What am I very opposed to, though, is that someone other than the parents (namely Mr Gothard) is making the suggestion to use whatever it takes to be successful in accomplishing the goal of obedience. Mr Gothard (IMO) seems to be saying: If your child responds to a stern warning, that's great. If it takes a smack or two, then so be it, also. Do whatever it takes (and do it early on in life) to break your child's will or spirit, as their obedience (or lack of it) is a reflection on you, the parent. To say nothing of not fulfilling your duty of making your child obedient to God. If you cannot get your baby to sit still on a blanket, how are you going to "train" him/her for life?

This is ridiculous that this man is being looked upon by so many people/followers as the ultimate authority on marriage, family, children, relationships, etc. Did I miss something? What are his credentials to be held in such high esteem? Does he have an exceptional marriage? Did he produce and rear exemplary children? Has he led a life above reproach?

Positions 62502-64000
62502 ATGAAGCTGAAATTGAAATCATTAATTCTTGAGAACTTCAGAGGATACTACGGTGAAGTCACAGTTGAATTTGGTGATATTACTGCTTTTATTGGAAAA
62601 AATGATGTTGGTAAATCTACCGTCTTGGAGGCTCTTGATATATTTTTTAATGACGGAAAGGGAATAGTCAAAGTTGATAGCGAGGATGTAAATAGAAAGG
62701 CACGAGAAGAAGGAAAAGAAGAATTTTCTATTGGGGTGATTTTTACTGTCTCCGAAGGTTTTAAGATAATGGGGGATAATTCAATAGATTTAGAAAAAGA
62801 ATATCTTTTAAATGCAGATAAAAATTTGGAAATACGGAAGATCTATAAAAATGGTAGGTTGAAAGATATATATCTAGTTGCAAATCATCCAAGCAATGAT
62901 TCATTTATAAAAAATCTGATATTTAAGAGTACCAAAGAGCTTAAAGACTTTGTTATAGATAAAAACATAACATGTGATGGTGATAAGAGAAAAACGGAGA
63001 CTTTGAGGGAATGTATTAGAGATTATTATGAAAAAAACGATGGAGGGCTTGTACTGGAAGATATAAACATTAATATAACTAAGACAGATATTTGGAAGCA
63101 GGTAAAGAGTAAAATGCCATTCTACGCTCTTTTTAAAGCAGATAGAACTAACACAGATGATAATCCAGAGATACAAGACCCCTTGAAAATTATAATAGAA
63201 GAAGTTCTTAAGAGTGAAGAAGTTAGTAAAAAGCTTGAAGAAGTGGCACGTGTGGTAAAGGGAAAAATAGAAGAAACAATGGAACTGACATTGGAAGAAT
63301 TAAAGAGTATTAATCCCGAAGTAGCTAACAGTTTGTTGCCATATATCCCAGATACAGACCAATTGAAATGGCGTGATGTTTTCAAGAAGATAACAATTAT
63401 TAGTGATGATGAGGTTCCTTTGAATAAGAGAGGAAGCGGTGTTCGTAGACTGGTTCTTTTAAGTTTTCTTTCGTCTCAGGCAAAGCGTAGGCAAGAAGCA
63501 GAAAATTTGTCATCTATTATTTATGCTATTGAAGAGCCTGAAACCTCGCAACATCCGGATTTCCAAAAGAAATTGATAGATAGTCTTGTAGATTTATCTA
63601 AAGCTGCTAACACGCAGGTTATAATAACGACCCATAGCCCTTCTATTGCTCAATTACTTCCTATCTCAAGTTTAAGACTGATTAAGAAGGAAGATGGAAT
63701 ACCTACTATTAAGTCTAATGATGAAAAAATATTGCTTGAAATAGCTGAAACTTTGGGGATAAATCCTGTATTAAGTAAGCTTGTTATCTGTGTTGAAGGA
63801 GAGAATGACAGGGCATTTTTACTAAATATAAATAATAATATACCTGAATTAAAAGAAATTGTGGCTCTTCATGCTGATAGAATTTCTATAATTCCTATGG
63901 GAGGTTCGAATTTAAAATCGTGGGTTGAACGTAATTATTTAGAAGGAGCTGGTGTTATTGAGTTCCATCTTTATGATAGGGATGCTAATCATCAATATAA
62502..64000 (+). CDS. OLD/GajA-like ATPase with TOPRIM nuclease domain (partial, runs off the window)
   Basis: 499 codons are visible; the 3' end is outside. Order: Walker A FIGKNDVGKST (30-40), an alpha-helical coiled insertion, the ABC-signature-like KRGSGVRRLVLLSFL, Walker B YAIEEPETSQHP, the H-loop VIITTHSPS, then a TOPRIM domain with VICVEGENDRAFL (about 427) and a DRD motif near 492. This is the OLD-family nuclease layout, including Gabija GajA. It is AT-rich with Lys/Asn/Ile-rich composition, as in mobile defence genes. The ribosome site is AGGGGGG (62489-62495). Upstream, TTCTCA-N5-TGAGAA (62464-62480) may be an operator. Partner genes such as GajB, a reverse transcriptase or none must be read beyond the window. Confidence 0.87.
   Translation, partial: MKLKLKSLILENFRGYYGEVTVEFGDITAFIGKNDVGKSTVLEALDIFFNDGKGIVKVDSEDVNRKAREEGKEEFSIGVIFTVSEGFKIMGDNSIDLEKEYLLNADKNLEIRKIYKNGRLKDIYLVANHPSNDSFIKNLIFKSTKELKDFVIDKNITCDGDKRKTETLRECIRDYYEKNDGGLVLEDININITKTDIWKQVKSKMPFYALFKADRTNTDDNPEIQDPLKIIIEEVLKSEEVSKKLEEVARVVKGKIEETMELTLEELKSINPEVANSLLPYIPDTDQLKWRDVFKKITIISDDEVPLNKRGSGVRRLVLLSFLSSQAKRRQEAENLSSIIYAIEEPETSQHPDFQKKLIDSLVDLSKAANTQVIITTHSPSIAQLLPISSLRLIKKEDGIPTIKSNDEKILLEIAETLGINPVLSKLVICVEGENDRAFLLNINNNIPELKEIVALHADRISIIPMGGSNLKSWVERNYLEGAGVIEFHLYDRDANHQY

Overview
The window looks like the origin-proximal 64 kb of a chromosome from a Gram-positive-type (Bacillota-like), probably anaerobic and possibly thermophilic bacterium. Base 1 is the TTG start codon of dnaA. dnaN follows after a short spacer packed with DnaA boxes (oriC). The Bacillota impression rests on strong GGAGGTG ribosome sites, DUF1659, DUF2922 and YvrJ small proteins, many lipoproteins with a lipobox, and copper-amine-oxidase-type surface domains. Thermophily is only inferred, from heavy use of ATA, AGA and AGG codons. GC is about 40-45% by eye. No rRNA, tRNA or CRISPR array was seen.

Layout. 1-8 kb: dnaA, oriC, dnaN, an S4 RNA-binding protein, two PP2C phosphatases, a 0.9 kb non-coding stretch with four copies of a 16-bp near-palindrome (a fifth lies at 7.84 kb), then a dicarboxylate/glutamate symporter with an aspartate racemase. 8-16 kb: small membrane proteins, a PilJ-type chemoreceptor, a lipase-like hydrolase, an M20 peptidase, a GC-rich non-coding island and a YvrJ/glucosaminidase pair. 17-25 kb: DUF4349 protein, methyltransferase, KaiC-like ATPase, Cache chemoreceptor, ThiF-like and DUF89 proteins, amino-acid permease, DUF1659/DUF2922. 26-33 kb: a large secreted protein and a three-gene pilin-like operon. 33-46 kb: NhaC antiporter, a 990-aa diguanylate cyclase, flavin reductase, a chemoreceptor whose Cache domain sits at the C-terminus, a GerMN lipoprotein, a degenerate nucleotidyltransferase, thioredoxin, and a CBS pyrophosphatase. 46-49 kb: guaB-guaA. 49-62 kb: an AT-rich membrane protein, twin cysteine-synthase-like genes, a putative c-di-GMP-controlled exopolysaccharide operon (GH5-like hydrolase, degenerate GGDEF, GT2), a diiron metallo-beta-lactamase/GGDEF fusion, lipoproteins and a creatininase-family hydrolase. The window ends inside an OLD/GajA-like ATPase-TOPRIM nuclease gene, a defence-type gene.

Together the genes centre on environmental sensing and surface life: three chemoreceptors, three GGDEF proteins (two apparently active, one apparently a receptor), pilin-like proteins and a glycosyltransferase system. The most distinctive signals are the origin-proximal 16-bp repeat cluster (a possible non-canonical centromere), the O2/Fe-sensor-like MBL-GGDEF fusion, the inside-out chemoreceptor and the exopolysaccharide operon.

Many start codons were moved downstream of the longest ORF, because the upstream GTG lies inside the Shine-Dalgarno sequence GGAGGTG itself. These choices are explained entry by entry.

I truly hope that Jim Bob and Michelle do not completely subscribe to all Bill Gothard's "principles". What a shame that in this day and age rational people still fall prey to "leaders" such as this and what an abomination that such things are done in the name of religion.

Laura said...

Also, David Barton was their tour guide in DC. Look up some information on him. Enough said.

Even if that's enough said, more can be said. I live in Fayetteville, so I was around when Jim Bob ran for state rep.